Do we have a human right to the privacy of our brain activity? Is “cognitive liberty” the foundation of all freedom?
An interesting new paper by Swiss researchers Marcello Ienca and Roberto Andorno explores such questions: Towards new human rights in the age of neuroscience and neurotechnology
Ienca and Andorno begin by noting that it has long been held that the mind is “a kind of last refuge of personal freedom and self-determination”. In other words, no matter what restrictions might be put on our ability to speak or act, or what coercion is used to force us to behave in a certain way, our thoughts, beliefs and emotions are free and untouchable.
Yet, the authors go on to say, “with advances in neural engineering, brain imaging and pervasive neurotechnology, the mind might no longer be such unassailable fortress.” Developments in neuroscience allowing for the measurement or the manipulation of brain activity could, at least in principle, create new dangers to human freedom. Ienca and Andorno go on to list four rights that, they say, individuals enjoy in the fact of this threat:
In my view, this scheme is a little overcomplicated. It seems to me that there are really two fundamental rights here, which in computer terms would be called ‘read access’ and ‘write access’ to the brain.
Ienca and Andorno are saying in effect that each person has a right not to be subject to ‘reading‘ of their brain activity without informed consent (mental privacy). The other three rights can be summarized as the right to prevent unauthorized ‘writing‘ of ones neural activity.
Now it seems to me that of these two rights, the one that is most immediately threatened by modern neuroscience is the ‘read‘ right of mental privacy. While I think that ‘writing’ to the brain in any useful way is a long way off, recent advances in neuroimaging have made the idea of inferring thoughts, attitudes, and desires from brain activity rather close to reality.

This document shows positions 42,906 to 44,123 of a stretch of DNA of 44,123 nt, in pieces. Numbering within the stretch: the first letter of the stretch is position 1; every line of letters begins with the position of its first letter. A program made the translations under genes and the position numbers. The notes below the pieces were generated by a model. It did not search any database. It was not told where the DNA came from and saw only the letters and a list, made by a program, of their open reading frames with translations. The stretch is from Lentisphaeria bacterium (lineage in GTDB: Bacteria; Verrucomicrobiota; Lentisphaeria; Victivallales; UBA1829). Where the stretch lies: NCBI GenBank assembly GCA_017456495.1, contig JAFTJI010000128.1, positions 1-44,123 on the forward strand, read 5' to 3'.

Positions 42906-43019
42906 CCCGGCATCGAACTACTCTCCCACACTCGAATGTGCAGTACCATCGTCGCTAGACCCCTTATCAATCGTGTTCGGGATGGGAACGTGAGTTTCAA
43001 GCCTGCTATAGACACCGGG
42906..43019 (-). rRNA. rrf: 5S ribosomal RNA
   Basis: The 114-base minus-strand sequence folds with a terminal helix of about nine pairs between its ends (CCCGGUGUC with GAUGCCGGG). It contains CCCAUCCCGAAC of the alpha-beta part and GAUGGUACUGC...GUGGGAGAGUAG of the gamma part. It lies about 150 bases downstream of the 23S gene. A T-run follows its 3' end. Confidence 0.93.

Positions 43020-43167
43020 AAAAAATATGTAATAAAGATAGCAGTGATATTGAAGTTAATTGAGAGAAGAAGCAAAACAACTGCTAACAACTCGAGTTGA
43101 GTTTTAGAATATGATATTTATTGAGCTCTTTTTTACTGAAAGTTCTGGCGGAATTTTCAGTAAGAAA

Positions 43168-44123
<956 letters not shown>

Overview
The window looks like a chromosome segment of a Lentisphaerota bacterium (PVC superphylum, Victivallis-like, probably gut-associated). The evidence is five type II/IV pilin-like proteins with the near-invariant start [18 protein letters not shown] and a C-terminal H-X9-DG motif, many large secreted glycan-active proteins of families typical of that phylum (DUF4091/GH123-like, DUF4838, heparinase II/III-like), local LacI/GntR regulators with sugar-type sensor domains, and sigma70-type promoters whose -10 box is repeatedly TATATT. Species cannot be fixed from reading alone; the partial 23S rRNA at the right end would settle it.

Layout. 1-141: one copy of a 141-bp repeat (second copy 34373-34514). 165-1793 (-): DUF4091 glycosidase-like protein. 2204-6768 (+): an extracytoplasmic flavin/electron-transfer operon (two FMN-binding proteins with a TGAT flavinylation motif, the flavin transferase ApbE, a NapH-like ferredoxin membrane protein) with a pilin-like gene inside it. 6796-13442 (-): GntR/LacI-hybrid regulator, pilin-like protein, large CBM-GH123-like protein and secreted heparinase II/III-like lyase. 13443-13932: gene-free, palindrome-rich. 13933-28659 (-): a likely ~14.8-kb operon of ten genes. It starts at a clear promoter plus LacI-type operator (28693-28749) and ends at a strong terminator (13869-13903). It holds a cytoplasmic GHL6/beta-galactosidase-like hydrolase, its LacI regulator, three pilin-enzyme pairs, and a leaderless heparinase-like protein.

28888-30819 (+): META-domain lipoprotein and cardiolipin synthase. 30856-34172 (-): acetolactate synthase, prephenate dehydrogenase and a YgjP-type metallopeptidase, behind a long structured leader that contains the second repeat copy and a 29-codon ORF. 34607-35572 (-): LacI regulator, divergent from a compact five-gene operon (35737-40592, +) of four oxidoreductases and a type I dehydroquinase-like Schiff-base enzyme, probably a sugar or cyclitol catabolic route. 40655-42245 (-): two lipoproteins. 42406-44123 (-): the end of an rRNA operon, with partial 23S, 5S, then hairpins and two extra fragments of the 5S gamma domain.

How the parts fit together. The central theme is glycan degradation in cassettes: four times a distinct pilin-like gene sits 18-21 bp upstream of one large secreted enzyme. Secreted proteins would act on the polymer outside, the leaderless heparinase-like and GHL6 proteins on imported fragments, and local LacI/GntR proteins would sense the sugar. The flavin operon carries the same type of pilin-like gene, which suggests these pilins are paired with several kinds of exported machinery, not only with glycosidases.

Consider that it has been claimed that, using fMRI, it is now possible to detect a sexual attraction to children – pedophilia – from brain activity. Now, I have been skeptical of these claims, but I don’t think we’re that far off being able to really do this.
So let’s suppose that it’s the near future and this technology really works. You are applying for a sensitive job and you’re asked to take this scan to prove that you have no attraction to children. No fMRI scan, no job. Would that policy be a violation of your rights?
It’s one to ponder. My inclination is that it would be a violation. Not in the sense that it would be unfair to discriminate against someone merely for having a desire, but rather because no-one has a right to know my desires (or beliefs, or thoughts) except me. If I act on a desire, then I’ve made it important to others, but the desire per se is no-one else’s business.
What do you think?
Ienca M, & Andorno R (2017). Towards new human rights in the age of neuroscience and neurotechnology. Life Sciences, Society and Policy, 13 (1) PMID: 28444626